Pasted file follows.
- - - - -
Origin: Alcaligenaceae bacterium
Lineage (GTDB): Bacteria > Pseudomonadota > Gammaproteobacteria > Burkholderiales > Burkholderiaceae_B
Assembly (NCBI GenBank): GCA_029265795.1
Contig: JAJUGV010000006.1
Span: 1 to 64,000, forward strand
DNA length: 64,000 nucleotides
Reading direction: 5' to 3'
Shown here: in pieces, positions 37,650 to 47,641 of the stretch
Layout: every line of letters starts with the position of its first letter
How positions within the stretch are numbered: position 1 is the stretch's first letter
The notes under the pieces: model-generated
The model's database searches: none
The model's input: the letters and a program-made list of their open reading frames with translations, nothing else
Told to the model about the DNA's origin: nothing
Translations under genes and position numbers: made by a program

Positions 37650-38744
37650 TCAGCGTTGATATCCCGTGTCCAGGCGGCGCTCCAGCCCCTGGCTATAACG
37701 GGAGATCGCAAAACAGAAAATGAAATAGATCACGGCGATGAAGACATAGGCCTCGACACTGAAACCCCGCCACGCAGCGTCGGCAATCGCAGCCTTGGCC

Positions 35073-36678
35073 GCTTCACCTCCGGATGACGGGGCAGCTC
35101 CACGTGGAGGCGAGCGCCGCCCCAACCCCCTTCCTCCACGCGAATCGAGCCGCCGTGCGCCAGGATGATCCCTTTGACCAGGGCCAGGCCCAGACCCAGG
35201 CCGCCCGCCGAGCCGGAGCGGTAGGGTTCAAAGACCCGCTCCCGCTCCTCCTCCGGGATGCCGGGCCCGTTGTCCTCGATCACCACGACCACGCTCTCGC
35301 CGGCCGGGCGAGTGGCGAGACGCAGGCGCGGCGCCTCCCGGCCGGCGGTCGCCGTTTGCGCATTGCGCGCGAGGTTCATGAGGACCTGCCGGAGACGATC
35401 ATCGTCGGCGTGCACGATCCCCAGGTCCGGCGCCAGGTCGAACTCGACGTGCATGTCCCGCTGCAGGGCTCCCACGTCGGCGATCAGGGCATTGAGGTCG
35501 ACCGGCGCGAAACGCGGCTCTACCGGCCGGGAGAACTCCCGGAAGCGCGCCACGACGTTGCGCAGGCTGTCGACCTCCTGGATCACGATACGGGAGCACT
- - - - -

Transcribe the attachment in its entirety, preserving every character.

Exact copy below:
Origin: Alcaligenaceae bacterium
Lineage (GTDB): Bacteria > Pseudomonadota > Gammaproteobacteria > Burkholderiales > Burkholderiaceae_B
Assembly (NCBI GenBank): GCA_029265795.1
Contig: JAJUGV010000006.1
Span: 1 to 64,000, forward strand
DNA length: 64,000 nucleotides
Reading direction: 5' to 3'
Shown here: in pieces, positions 37,650 to 47,641 of the stretch
Layout: every line of letters starts with the position of its first letter
How positions within the stretch are numbered: position 1 is the stretch's first letter
The notes under the pieces: model-generated
The model's database searches: none
The model's input: the letters and a program-made list of their open reading frames with translations, nothing else
Told to the model about the DNA's origin: nothing
Translations under genes and position numbers: made by a program

Positions 37650-38744
37650 TCAGCGTTGATATCCCGTGTCCAGGCGGCGCTCCAGCCCCTGGCTATAACG
37701 GGAGATCGCAAAACAGAAAATGAAATAGATCACGGCGATGAAGACATAGGCCTCGACACTGAAACCCCGCCACGCAGCGTCGGCAATCGCAGCCTTGGCC

Positions 35073-36678
35073 GCTTCACCTCCGGATGACGGGGCAGCTC
35101 CACGTGGAGGCGAGCGCCGCCCCAACCCCCTTCCTCCACGCGAATCGAGCCGCCGTGCGCCAGGATGATCCCTTTGACCAGGGCCAGGCCCAGACCCAGG
35201 CCGCCCGCCGAGCCGGAGCGGTAGGGTTCAAAGACCCGCTCCCGCTCCTCCTCCGGGATGCCGGGCCCGTTGTCCTCGATCACCACGACCACGCTCTCGC
35301 CGGCCGGGCGAGTGGCGAGACGCAGGCGCGGCGCCTCCCGGCCGGCGGTCGCCGTTTGCGCATTGCGCGCGAGGTTCATGAGGACCTGCCGGAGACGATC
35401 ATCGTCGGCGTGCACGATCCCCAGGTCCGGCGCCAGGTCGAACTCGACGTGCATGTCCCGCTGCAGGGCTCCCACGTCGGCGATCAGGGCATTGAGGTCG
35501 ACCGGCGCGAAACGCGGCTCTACCGGCCGGGAGAACTCCCGGAAGCGCGCCACGACGTTGCGCAGGCTGTCGACCTCCTGGATCACGATACGGGAGCACT